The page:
While job interviews can be stressful, they are meant to be insightful for both the interviewer and interviewee. Unfortunately, many candidates forget they are two-sided situations. Feeling as though they are in the hot seat, their view of the interaction skews closer to an interrogation than a conversation.
An interview is one of the best opportunities to learn more about the job! It is important prepare ahead of time, to not only ensure you are knowledgeable about the company, but also ready to ask the hiring manager any questions. Their responses – providing insight into the position, the company and the culture – can help you decide whether the opportunity is worth pursuing further. It can also enhance the way you are viewed by hiring manager, as serious candidates will show interest by asking thoughtful, relevant questions.
3 Questions to Ask Your Interviewer
Unsure of what to ask during a job interview? Ensure you have the answers to these three questions:
1. Why is this position available?
On the surface, this may not seem important, but its significance runs deep. If the job is newly created, ask if they can expand upon what was listed in the job description to ensure you fully understand their expectations.
- Why was this position created?
- Was anything (foreseeable) of significance left out of the job posting?
- Are there specific goals or contributions that the individual will need to achieve?
- How will this individual’s performance get evaluated?
- What is the corporate structure and where does the position fit?
For existing positions, where you would be replacing someone, ask many of the same questions you would if it were a newly created role while inquiring about why it became available as well.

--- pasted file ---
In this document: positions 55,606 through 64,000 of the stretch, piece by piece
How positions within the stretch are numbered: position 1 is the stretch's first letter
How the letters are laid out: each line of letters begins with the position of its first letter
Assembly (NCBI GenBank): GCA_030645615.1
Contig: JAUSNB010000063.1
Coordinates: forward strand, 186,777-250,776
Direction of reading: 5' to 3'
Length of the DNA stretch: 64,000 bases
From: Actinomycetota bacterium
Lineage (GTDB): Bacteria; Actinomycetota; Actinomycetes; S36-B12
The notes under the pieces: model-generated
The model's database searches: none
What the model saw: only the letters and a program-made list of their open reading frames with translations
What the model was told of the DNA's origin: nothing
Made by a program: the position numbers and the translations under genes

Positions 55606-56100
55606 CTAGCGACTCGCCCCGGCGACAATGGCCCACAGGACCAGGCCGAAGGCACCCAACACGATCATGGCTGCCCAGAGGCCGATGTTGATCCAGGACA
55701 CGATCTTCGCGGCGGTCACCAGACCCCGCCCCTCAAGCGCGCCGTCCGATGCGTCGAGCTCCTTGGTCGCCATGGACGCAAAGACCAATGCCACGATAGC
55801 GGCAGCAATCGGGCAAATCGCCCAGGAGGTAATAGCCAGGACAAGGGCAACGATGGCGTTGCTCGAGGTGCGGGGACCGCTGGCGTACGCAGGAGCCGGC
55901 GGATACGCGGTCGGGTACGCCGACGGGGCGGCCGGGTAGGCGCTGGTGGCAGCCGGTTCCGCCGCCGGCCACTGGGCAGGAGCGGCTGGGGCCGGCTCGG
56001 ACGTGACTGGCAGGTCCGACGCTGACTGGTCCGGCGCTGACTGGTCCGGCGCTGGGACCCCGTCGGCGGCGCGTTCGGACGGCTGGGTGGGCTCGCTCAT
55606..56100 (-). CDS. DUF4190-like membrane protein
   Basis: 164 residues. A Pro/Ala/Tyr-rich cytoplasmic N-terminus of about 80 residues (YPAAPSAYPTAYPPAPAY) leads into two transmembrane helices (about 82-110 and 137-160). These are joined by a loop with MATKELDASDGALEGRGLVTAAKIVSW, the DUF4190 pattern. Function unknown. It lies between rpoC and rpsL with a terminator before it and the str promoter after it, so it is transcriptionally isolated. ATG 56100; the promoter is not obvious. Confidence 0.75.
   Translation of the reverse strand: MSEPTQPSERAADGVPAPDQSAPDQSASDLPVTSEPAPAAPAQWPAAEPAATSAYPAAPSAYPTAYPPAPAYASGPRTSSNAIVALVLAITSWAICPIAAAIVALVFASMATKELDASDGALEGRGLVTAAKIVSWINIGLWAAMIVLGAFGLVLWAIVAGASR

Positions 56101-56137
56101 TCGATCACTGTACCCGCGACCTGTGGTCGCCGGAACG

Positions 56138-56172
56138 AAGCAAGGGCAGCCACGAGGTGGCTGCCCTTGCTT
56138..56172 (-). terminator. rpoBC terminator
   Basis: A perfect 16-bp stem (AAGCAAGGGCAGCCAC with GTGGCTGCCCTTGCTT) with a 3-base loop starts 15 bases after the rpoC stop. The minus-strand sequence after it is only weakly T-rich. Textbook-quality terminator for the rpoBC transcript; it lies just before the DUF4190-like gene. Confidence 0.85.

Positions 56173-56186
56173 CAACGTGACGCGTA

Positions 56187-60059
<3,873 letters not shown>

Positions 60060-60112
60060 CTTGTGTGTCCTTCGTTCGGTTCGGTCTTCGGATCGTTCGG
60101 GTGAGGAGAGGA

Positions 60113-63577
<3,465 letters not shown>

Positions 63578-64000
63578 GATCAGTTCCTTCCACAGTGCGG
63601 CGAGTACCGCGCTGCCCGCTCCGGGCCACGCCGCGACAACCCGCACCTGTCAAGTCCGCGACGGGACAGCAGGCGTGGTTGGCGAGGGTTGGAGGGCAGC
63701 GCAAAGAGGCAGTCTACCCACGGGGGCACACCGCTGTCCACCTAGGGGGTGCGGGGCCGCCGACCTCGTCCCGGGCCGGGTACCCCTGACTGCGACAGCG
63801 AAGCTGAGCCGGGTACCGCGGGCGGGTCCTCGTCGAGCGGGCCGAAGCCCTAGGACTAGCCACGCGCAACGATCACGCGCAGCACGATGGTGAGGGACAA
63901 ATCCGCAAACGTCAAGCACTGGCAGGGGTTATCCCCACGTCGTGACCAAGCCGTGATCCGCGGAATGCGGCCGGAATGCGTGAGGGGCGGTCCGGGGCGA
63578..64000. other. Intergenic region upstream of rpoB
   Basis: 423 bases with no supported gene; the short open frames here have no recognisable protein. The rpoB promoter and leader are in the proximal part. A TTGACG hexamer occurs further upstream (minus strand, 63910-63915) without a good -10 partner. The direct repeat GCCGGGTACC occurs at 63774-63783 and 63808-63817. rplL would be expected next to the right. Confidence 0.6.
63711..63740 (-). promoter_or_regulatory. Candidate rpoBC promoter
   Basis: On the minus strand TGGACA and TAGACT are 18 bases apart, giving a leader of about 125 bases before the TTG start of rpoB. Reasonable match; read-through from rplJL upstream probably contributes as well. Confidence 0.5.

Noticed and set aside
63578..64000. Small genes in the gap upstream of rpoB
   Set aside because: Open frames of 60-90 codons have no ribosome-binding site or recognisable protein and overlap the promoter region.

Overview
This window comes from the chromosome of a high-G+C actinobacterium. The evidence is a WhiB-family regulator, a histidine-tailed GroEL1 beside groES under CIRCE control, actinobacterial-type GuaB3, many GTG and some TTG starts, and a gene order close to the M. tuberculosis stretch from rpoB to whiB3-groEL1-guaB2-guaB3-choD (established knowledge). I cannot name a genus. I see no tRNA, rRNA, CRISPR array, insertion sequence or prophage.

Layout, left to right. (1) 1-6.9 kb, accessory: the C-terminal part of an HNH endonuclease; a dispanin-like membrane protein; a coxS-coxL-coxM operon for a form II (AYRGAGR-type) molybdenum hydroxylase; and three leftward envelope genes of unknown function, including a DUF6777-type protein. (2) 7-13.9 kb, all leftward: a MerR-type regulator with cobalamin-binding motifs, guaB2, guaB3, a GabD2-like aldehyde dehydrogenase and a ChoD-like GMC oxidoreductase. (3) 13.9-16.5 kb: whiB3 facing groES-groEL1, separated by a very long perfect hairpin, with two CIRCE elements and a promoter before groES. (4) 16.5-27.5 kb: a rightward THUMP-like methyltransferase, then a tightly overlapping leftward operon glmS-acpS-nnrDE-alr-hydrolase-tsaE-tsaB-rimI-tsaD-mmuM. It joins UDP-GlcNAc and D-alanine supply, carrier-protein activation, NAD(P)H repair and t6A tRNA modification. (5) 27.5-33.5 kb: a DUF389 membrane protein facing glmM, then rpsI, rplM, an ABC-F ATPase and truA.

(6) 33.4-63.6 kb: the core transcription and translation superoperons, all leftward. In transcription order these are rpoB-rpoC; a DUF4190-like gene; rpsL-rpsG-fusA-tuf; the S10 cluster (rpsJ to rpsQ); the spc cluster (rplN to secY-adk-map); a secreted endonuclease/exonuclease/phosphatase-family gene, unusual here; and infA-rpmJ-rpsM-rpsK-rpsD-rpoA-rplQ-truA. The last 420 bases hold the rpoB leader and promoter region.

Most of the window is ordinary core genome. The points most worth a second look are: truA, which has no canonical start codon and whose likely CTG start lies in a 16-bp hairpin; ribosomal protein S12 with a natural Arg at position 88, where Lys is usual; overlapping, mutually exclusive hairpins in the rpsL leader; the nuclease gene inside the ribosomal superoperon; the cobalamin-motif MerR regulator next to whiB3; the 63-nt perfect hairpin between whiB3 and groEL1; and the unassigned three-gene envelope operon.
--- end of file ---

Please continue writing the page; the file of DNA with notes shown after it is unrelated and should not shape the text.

- How long had the previous employee been in the role?
- Why did they leave?
- Have there been any ongoing challenges with or faced by individuals in this role?
- In a perfect world, is there anything that previous employees could have done better?
Questions such as these can help indicate whether a company has unrealistic standards or if the role sees a high level of turnover, aiding in your avoidance of undesirable situations.
2. Since it was created, how has this role evolved?
This question allows you to find out if the position has long-term, career development potential or if it is simply a dead end job. Things change at a rapid pace in the business world. If this job still has the exact same responsibilities it did 10 years ago, it probably won’t provide a significant opportunity for growth. Conversely, if the interviewer says the person holding the position will be expected to regularly learn and implement new technologies, processes and concepts, you can be confident it will help you learn and grow.
3. What do you enjoy most about working for the company?
You spend a third of your day at work, at least! With as much time as you’re spending on the job, you want to work for a great company that treats its employees well and has a culture you’ll fit right into! Listen closely to the interviewer’s responses to make sure their praises align with your values. This can involve anything from having a work-life balance, generous bonuses, continuous learning or the opportunity to contribute to projects that really matter. Ensuring a fit between you and the company will increase the odds that you will be happy and successful in the endeavor.